Finding a great kitchen crew is hard enough, making sure they are happy is another feat entirely. Even with a qualified back of house staff, emotions in the kitchen can sometimes run high causing arguments, confusion, frustration, issues with technique, and delayed ticket times. Why does this happen?
Restaurant kitchens are often small and even the most spacious kitchen requires staff to dance around each other with hot pans, sharp knives, and perfectly plated dishes. An errant elbow or accidental hip check can end in certain disaster. Simply being corralled in a single room for an entire shift with the same crew can heighten tensions between staff.
Ask your chefs what they feel about the lay out. Are there problem areas where people often collide or risk getting hurt? Do your chefs feel like they are working on top of one another? Should certain chefs be scheduled for opposite shifts for a while to avoid conflict? See what you can do to improve the flow and mood of the work-space for your back of house staff.
The back of house preps before the restaurant opens, they work through service, and they clean and sometimes prep more at the end of the night. Back of house shifts are long and often chaotic. While many people who choose this career thrive in a high-energy environment, all of that elevated excitement can take a toll on the individual when performed for lengthy periods of time for days on end.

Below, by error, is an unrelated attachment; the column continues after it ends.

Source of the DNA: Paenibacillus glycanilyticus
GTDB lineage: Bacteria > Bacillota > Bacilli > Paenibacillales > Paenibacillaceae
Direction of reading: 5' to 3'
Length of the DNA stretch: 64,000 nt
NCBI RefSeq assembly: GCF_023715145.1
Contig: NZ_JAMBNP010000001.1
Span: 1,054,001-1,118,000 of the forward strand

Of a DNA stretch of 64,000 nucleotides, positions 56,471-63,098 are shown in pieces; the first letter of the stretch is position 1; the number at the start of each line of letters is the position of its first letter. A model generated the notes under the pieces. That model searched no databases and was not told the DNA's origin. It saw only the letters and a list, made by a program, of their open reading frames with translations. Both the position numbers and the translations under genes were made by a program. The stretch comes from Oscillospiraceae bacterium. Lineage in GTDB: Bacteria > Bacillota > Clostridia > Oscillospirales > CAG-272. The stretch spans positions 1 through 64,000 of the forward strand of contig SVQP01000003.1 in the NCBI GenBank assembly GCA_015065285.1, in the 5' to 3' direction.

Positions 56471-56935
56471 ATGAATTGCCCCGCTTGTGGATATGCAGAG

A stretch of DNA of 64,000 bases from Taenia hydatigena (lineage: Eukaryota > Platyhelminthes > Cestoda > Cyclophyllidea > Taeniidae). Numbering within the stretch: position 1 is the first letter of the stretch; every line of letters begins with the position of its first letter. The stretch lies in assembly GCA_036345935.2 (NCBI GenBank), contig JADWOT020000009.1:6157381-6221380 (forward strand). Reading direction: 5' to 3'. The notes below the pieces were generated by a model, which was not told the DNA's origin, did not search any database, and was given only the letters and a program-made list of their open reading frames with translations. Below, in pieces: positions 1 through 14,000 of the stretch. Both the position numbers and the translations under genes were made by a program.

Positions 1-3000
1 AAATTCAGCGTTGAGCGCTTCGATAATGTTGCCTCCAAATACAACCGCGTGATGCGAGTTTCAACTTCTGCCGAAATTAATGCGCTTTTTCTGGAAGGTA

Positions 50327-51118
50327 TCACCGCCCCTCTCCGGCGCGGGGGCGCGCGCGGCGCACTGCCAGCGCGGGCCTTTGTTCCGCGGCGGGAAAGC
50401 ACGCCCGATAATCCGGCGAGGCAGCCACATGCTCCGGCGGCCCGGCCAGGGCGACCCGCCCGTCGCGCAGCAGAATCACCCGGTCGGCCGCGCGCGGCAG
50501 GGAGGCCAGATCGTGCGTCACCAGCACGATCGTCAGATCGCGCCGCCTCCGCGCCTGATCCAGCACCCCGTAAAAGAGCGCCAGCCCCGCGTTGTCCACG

Insist your staff take breaks. Be conscientious about how you are scheduling the individual. Have they worked 5 or more consecutive days? Do they often have to work a closing shift followed by an opening shift? Do you have enough people on your staff, or is your kitchen a skeleton crew?
Yes, chefs get hangry too. Actively flitting around the kitchen in front of a hot stove for hours burns a lot of calories and many chefs never take a moment to sit, breathe, have a regular conversation, or eat. Despite watching plate after plate leave the window, the energy of the kitchen distracts them from feeding themselves and before they know it, they are stressed, feeling weak, and starting to crack.
Don’t just encourage family meal, require it. Assign one chef per day to make food for everyone. Ideally the meal should be eaten all together before the restaurant opens, this gives your staff time to communicate and bond with one another. If this simply can not fit into the daily schedule at your restaurant, insist everyone take a moment during slower times to sit down with a buddy, eat, and talk to each other like human beings.
Don’t forget about your dish crew. Their morale and work ethic can make or break a service and their position is essential to the restaurant. Include them while considering these factors and be sure to treat them with respect and care. A happy dishwasher is a happy kitchen.